Along the road to the strawberry fields were many garden nurseries. We went to one called Broadwell's. It's a pick-your-own nursery of sorts. There are acres and acres of potted nursery plants and you drive around in your own car and stop whenever you see something you want. You get out and load it into your vehicle yourself and continue on. The catch is, most of the plants aren't labeled so you have to know your plants. Claire used her smartphone to look up a few that she wasn't sure about. The prices are rock bottom and the plants Claire has purchased here in the past have all been healthy. It was a fun place to drive around. The kids loved it when we drove through the areas being watered by the large water sprayers. There were also many birds roaming the property. We saw countless peacocks and large flocks of guinea hens, all very entertaining. One peacock strutted around in an empty greenhouse that he had all to himself. His tail fathers were fanned out and he appeared to be quite vain and pleased with himself. Jack described him perfectly when he said he was shaking his tail.
    One of my goals while in Raleigh was to shop for a bra. (Girl story here.) In addition to an absence of fruit farms, Roanoke is sorely lacking in good shopping. I don't care for shopping malls, but sometimes a trip to one can't be helped. There's nothing worse than having a shopping need only to end up frustrated and bagless. Such was the case when I tried to shop for a bra in Roanoke. Let me say, our Belk department store leaves a lot to be desired. The lingerie department is always in disarray and it's impossible to find sales help anywhere in the store. I tried to shop Macy's as well, but the end result was the same, nothing. I don't even wear an unusual size, so I don't understand why it's so frustrating.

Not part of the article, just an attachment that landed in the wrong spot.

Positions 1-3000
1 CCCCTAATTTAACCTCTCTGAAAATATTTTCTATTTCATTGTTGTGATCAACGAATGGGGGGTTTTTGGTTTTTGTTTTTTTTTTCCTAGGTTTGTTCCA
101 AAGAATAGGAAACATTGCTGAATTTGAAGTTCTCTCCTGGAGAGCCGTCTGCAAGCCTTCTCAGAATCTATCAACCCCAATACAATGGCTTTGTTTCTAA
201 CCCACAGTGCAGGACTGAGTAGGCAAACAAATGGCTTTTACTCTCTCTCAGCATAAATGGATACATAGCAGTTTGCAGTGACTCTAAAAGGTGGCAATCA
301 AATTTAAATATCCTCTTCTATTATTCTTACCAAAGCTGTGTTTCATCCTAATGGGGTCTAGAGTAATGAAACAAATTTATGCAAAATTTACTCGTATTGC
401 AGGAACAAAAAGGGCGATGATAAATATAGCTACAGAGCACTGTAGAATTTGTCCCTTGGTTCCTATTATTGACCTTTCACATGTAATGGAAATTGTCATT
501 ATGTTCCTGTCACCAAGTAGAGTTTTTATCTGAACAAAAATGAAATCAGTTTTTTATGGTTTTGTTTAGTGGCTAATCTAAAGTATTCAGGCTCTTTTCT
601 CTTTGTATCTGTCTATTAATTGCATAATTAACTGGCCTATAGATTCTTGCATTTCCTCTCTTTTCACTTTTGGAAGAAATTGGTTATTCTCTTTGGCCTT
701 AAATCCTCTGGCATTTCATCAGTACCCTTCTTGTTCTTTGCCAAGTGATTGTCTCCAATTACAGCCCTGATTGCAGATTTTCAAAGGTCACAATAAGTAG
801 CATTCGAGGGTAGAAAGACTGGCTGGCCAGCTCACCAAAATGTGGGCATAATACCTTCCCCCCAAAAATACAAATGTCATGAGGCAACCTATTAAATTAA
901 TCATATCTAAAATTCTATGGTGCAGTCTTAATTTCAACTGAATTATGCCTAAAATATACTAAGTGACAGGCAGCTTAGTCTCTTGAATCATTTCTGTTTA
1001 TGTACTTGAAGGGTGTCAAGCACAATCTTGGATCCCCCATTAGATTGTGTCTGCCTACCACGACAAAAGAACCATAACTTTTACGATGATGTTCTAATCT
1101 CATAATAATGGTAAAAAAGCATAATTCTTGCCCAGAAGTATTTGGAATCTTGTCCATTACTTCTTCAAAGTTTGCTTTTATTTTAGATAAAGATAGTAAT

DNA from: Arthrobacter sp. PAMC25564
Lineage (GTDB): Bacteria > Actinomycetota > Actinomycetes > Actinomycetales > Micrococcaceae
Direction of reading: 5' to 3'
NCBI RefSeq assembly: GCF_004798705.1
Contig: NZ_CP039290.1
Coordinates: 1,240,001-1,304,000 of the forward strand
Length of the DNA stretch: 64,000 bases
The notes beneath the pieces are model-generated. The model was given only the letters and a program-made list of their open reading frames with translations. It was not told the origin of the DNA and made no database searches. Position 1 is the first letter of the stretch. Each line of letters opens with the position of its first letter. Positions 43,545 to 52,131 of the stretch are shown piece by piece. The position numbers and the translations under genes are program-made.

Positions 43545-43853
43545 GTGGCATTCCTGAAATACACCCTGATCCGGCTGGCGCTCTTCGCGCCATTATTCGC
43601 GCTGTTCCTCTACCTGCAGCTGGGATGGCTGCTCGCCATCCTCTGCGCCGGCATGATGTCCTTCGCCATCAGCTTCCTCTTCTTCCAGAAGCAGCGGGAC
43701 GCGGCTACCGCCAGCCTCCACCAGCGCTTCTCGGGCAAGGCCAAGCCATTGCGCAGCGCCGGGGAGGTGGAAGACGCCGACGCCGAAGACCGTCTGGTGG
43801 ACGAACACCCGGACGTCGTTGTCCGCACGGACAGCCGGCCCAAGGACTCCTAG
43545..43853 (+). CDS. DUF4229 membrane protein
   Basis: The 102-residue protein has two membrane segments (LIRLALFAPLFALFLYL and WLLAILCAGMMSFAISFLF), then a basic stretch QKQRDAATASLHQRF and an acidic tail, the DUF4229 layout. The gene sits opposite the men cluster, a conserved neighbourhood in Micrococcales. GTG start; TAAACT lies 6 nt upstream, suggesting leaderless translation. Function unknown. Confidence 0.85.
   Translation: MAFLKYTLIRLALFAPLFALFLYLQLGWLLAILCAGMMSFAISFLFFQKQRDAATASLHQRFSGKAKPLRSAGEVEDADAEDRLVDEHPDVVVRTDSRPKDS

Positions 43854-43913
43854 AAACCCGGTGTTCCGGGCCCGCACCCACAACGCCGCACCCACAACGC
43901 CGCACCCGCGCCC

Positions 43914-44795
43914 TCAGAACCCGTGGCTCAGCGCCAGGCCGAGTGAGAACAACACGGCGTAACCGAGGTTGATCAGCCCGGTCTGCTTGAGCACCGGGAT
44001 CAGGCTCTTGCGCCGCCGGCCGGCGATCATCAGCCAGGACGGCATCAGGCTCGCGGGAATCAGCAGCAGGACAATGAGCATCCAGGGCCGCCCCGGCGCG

In Raleigh, I went into the Belk at Crabtree Valley and I'm pretty sure I heard angels singing as I walked past rack after rack of orderly merchandise. It was a weekday morning and there were salesgirls everywhere, all easily identifiable! I saw a table with cookies and fresh fruit laid out in the bra department! Really! There was a Wacoal brand representative on site this particular day and she offered to fit me. I was personally measured and left to lounge in a nicely appointed fitting room while she went out to the racks and found a dozen bras for me to try. In no time, I was purchasing two new bras at a register attended by three salesgirls. Lastly, they put a free cosmetic bag in with my purchase. I left the mall feeling very, very happy. I'm sorry Roanoke, but you have let me down. I know we're a poor country city, but there's never an excuse for poor customer service. I love living here in the Roanoke Valley, there is no place more beautiful. But, I've decided to save my shopping for Raleigh from now on.

Sunday, April 10, 2016

Sunday Singing

And so through all the length of days...

Monday, April 4, 2016

Three Hundred and Sixty Degrees of Breathtaking

The tree house and swing at the edge of the woods with the purple redbuds behind. Don't you love green fuzz of new leaves beginning to swell on the trees?